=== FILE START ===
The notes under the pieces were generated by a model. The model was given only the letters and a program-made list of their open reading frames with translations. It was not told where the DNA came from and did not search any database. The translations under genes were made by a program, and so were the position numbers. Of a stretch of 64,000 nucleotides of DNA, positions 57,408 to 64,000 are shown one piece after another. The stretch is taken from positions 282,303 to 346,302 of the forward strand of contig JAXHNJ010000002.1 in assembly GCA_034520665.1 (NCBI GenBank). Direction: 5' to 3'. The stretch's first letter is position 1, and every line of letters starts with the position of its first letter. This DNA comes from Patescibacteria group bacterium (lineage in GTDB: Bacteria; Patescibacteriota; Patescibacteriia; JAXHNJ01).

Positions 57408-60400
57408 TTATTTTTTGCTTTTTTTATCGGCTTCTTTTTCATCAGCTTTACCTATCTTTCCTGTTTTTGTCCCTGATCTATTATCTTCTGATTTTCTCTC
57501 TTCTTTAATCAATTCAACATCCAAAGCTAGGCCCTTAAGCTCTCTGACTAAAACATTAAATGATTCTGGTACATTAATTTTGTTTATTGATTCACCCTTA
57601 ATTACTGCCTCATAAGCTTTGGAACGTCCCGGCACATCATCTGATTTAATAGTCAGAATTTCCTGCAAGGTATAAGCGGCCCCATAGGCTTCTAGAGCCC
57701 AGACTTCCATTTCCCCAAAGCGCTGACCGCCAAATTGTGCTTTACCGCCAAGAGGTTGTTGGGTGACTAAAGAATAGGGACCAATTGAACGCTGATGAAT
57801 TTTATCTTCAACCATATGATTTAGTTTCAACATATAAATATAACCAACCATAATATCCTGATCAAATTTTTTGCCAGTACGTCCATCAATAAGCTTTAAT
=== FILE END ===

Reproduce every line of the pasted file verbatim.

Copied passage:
The notes under the pieces were generated by a model. The model was given only the letters and a program-made list of their open reading frames with translations. It was not told where the DNA came from and did not search any database. The translations under genes were made by a program, and so were the position numbers. Of a stretch of 64,000 nucleotides of DNA, positions 57,408 to 64,000 are shown one piece after another. The stretch is taken from positions 282,303 to 346,302 of the forward strand of contig JAXHNJ010000002.1 in assembly GCA_034520665.1 (NCBI GenBank). Direction: 5' to 3'. The stretch's first letter is position 1, and every line of letters starts with the position of its first letter. This DNA comes from Patescibacteria group bacterium (lineage in GTDB: Bacteria; Patescibacteriota; Patescibacteriia; JAXHNJ01).

Positions 57408-60400
57408 TTATTTTTTGCTTTTTTTATCGGCTTCTTTTTCATCAGCTTTACCTATCTTTCCTGTTTTTGTCCCTGATCTATTATCTTCTGATTTTCTCTC
57501 TTCTTTAATCAATTCAACATCCAAAGCTAGGCCCTTAAGCTCTCTGACTAAAACATTAAATGATTCTGGTACATTAATTTTGTTTATTGATTCACCCTTA
57601 ATTACTGCCTCATAAGCTTTGGAACGTCCCGGCACATCATCTGATTTAATAGTCAGAATTTCCTGCAAGGTATAAGCGGCCCCATAGGCTTCTAGAGCCC
57701 AGACTTCCATTTCCCCAAAGCGCTGACCGCCAAATTGTGCTTTACCGCCAAGAGGTTGTTGGGTGACTAAAGAATAGGGACCAATTGAACGCTGATGAAT
57801 TTTATCTTCAACCATATGATTTAGTTTCAACATATAAATATAACCAACCATAATATCCTGATCAAATTTTTTGCCAGTACGTCCATCAATAAGCTTTAAT